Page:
By 1992, revenues in the facilities management industry reached $3.8 billion, almost double the revenues of 1988. The rate of growth was approximately 18 percent per year between 1990 and 1992. Firms also became increasingly productive as indicated by a rise in average sales per employee from $110,000 in 1990 to $135,000 in 1992. By 1997, the facilities management industry's revenues had nearly quadrupled from its 1992 level to $15.1 billion.

Facilities management remained a strongly entrepreneurial industry throughout the 1990s. The vast majority of facilities management companies were privately owned and had revenues under $2 million. Private companies composed 99.3 percent of the computer services industry in 1992, though the remaining publicly held companies dominated the higher end of the revenue scale. Large information technology services firms, such as Electronic Data Systems (EDS) and Computer Sciences Corporation, continued to make inroads in the desktop technologies and networking markets in 1995, whereas companies' internal IT departments continued to feel more secure in their ability to build client/server applications. As a result, smaller and more specialized client/server integrators were forced to respond by thinking up new value-added services. The facilities management industry also remained a highly fragmented one, with companies specializing in providing services to a particular industry. Specializing often acted to a company's advantage, as long as the services it provided to a particular industry were comprehensive enough.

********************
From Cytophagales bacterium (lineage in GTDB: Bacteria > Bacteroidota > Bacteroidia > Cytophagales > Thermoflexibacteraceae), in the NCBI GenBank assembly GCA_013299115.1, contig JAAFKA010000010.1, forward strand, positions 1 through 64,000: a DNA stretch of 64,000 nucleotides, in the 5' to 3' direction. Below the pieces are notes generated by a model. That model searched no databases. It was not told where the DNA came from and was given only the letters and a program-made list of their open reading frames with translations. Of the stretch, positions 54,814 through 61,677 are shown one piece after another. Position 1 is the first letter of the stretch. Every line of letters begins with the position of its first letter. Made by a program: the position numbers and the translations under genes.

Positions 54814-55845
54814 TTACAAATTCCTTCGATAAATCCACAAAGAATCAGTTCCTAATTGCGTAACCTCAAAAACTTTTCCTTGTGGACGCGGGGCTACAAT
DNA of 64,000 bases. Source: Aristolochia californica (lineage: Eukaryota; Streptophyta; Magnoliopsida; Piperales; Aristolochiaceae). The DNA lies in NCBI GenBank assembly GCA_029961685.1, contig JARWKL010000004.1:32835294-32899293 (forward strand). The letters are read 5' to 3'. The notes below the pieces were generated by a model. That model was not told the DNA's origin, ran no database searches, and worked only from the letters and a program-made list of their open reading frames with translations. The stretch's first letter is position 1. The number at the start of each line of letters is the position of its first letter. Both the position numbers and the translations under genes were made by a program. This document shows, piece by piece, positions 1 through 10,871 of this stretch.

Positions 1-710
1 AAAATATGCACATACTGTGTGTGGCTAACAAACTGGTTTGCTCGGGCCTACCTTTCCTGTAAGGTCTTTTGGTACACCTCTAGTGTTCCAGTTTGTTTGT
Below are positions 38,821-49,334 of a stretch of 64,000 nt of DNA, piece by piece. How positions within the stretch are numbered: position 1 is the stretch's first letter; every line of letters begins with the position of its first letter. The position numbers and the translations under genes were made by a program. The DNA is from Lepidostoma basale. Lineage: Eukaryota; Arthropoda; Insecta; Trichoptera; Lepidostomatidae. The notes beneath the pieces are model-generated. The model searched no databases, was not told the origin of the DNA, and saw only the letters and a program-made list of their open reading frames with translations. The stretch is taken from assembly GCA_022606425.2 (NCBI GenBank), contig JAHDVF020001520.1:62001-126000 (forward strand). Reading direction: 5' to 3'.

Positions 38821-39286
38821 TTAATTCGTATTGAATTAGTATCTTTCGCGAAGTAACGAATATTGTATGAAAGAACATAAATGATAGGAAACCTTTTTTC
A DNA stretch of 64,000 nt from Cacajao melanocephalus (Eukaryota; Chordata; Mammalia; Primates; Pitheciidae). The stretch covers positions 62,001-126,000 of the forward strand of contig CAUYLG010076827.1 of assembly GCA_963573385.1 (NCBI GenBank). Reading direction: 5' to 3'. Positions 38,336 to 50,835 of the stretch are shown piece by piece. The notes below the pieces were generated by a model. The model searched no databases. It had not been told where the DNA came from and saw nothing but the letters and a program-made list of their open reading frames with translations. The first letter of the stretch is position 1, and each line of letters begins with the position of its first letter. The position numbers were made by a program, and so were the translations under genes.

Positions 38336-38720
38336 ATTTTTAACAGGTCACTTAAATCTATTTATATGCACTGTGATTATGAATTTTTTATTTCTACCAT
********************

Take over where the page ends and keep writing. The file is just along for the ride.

According to data from the U.S. Census Bureau, computer facilities management was a $15.1 billion business in 1997. Census figures showed that more than 1,400 establishments with a total of nearly 72,000 employees were actively engaged in this business in the United States, and the industry's annual payroll totaled almost $3.4 billion. Although facilities management companies had incentive to develop into full-service outsourcers, given the growing market and the improved profit margin involved, only a few had the resources necessary to offer that extended range of services. In addition to expertise in facilities management, an outsourcing vendor needed to understand systems integration, network operations, communications, and software development. Capital requirements were also higher. Frequently, a remote data center for off-site processing was required, along with an extensive communications network to transfer the data to the remote site. Additional capital might be needed to purchase the customer's existing computers or data center facilities and hire their information systems personnel. Only the larger IT service companies possessed the resources to accept such contracts. In an industry traditionally composed of small entrepreneurial companies, only a minority were expected to take full advantage of this trend.